Have you ever wondered that there is much to the making of a mango than just picking up a dozen of it from your neighbourhood fruit stall?
There is a strong likelihood that you haven’t given much thought to it. I too didn’t until I became a mango grower. As the mango season dawns, like many others I too go the extra mile to get the best looking fruit at the best price. Mango for me is the best summer fruit. (There are other contenders like jackfruit, lichi, grapes etc).
Incidentally, I didn’t bother how it was grown, what care was taken and how it arrived on my plate until I attended a day-long workshop on the sunshine fruit by veteran mango grower, Rajendra Bhat. His farm at Bendshe village, off Karjat Road, in Badlapur (East), Rajubhai has been growing varieties of mangoes for over two decades now. Addressing a gathering of farm owners of Chon Village, assembled due to the efforts of Madhuvan Farm Owners Association and Deptt of Agriculture, Maharashtra Govt., he dwelled on various issues beginning from selecting the right variety to picking the fruit.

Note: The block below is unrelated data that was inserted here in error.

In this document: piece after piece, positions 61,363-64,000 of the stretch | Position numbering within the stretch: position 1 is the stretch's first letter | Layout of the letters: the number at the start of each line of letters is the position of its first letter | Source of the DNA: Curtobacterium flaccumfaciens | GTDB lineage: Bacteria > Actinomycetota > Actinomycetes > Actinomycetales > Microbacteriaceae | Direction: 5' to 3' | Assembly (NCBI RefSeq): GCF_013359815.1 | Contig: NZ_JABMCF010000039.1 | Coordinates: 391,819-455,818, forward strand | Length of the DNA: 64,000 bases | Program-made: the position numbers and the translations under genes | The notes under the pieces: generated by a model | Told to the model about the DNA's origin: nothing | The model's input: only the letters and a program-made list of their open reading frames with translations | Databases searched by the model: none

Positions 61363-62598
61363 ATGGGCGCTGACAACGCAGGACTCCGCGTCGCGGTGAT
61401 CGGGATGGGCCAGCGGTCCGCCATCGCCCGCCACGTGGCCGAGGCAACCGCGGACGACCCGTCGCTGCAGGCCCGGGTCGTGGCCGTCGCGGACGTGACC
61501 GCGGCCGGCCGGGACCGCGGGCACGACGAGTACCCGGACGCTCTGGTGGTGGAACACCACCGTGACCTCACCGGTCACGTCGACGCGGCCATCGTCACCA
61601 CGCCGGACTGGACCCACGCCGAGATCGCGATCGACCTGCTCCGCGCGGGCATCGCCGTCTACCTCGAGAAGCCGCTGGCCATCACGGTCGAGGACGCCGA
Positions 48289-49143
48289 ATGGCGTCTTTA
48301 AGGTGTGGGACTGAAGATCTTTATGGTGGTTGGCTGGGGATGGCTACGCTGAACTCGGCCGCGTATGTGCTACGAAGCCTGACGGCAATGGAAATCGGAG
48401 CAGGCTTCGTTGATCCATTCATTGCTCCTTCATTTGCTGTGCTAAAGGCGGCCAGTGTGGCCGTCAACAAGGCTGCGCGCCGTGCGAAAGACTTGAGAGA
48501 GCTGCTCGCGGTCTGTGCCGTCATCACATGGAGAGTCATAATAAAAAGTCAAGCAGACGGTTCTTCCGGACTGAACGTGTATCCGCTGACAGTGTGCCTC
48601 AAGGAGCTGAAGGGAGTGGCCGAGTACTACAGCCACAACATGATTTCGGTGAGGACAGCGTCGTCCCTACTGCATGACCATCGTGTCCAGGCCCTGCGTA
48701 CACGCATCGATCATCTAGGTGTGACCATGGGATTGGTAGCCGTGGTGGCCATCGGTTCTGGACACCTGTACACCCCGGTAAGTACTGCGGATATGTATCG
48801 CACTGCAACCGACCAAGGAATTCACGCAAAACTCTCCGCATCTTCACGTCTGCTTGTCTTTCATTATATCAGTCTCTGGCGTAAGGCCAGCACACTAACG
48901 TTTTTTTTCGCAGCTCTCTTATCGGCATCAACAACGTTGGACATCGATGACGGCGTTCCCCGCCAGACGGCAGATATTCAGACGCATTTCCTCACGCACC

The session, held in Marathi and I’m putting forward the points which I gathered.
- Don’t plant Alphonso as their yield is less compared to mangoes like Amrapali, Mallika, Dasehra, Langda etc. If Alphonso offers you two mangoes Amrapali will give you four. Alphonoso is a 200-year old variety compared to the new ones.
- For every three grafted variety plant one of the seedlings. It helps in cross pollination.
- The shape of your tree should be akin to an umbrella.
- Prune branches which continue to remain in shade.
- Don’t prune with a sickle, prefer a saw. If you use a sickle make it work like a saw.
- Don’t allow the tree to go sky high.
- Apply cow urine at the end of cropped to avoid infection.
- If you have chopped an infected/diseased/unhealthy branch clean the sickle/saw in Dettol or any other disinfectant before resuming work on other branch.
- Before advent of the monsoon do place pieces of sea salt on branches. As the rains begin it will carry the salt water to the roots without harming the micro-organisms and prevent the growth of termites.
Look forward to more in the coming posts. If you like to share your thoughts you’re welcome.